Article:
Daylight savings time is upon us. Yes, it’s time to perform our semi-annual adjustment to watches and clocks. Are you ready to scramble your body clock again? It is no wonder that accident rates rise after our fall and spring time-change rituals.
But it is also time to maintain one of the most important safety device in our homes, the smoke alarm. Someone had the great idea a few years ago to link the time change with replacement of smoke alarm batteries. It was a stroke of genius to link the fall time change in October with smoke detectors and Fire Prevention Month. But checking in the spring is important too.
So now we have an easy to remember time to check our smoke alarms. So what are we checking? First check the location. The National Fire Protection Association (NFPA), recommends one smoke alarm on every floor, in every sleeping area, and in every bedroom. That is a minimum number of locations for a single family dwelling. An alarm should also be placed in the hallway outside bedrooms especially if the doors are closed while people are sleeping. It should alarm before the sensor behind the closed door. Early warning is critical. Some locations are not recommended such as bathrooms and kitchens because the humidity or cooking fumes can cause false alarms. Check the location instructions that come with your smoke alarm. Another good source of information is the US Fire Administration web site, http://www.usfa.fema.gov/downloads/pyfff/smkalarm.html .
The simple test is to push and hold the test button. The alarm should sound after one or two seconds. This should be done monthly. If it works, then you know the battery, circuits and horn are functioning. If it does not work, change the battery*. If a new battery doesn’t solve the problem, it is time for a new unit. Replace detectors that are over 10 years old. Can’t afford a new alarm? Many fire departments will provide them free of charge. Check with your local fire station. Some will even install it for you.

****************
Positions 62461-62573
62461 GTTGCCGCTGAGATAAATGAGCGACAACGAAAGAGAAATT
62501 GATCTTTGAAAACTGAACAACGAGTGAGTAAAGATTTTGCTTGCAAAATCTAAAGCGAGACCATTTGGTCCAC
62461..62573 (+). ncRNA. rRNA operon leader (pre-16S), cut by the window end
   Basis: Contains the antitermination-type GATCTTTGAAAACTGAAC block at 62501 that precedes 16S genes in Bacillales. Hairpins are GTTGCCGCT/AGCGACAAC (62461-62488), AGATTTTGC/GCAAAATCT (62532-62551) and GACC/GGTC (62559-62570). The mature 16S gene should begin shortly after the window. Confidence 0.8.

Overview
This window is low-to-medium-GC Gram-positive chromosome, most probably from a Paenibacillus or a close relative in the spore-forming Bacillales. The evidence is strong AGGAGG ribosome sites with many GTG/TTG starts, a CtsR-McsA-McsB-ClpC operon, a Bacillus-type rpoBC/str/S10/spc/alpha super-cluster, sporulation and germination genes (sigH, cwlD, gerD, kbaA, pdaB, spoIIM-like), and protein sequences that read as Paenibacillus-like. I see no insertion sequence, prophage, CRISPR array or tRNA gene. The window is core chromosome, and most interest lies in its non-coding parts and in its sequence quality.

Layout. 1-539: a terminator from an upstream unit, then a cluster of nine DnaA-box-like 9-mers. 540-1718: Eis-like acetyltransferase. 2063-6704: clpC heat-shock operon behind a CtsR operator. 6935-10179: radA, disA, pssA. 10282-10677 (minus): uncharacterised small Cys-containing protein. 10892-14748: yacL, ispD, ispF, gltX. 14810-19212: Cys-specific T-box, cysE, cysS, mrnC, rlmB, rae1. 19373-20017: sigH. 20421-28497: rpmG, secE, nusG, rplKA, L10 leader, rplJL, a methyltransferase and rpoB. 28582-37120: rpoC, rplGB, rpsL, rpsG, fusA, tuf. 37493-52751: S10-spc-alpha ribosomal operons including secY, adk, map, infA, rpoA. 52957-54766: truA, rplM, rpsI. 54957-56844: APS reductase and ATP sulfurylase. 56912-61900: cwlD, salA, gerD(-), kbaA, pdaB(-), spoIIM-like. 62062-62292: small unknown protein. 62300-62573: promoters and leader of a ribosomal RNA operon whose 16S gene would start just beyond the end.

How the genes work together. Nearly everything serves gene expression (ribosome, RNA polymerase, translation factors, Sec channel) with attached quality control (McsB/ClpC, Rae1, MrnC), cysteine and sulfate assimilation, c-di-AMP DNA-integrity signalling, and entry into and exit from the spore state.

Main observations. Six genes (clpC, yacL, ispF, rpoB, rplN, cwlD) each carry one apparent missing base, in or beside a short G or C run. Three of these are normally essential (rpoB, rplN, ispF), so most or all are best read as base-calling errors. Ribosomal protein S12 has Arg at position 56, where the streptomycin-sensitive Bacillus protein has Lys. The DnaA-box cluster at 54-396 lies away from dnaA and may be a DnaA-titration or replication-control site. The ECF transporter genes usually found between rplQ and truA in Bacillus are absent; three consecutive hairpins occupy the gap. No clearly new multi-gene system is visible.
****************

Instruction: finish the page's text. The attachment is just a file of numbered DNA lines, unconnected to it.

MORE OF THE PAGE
*Your smoke alarm may be wired into your home electrical system and not use batteries. These hard wired alarms usually have a power indicator light that glows at all times. An electrician or alarm technician will be required to troubleshoot issues with these alarms. Battery powered units may or may not have an indicator light. If present, it will blink every few seconds to show the battery is functioning.
Most smoke detector batteries will last 12 months. Some of the new smoke detectors have batteries good for 10 years. Changing them at 6 month intervals might be overkill. Check the warning tags and information labels on your smoke detectors for the proper battery change interval and other maintenance. It is critical to check your detectors at least twice a year. Replacing batteries on a regular schedule will also prevent the dreaded middle of the night ‘chirp’ telling you that a smoke detector needs a new battery.
The only other maintenance required is gently vacuuming around the detector to remove dust and debris. Dusty detectors trigger annoying false alarms. Do not grab a can of compressed air to blow out the detector. That can damage the sensors.
Today we have three types of smoke detectors from which to choose. The long time standard, Ionization type, remains the most inexpensive and most common. The newer Photoelectric is becoming more popular and less expensive. Now you can buy combination detectors that provide both technologies. Ionization alarms work best on fires that have open flame. The Photoelectric type provides early warning of smoldering fires. Smoldering fires can be very dangerous as they quietly fill a home with toxic smoke. Smoldering fires claim many lives. In most cases of residential fire deaths, it is smoke, not fire, that kills. The combo alarms are more expensive, but do have the advantage of combining both technologies for early warning. My recommendation is to have both types in the house. However if budget is limiting, get the Photoelectric type. Testing shows a distinct advantage with this type of alarm, alarming as much as 30 minutes before the ionization type alarm starts sounding. Just make sure you have some kind of working alarm in your house.
If winter is still raging where you live, don’t forget to check those carbon monoxide detectors too!
Just a few minutes set aside this weekend can save a life. That life might be yours or a loved one. And don’t forget our senior citizens who may not have the ability to perform these simple checks without assistance.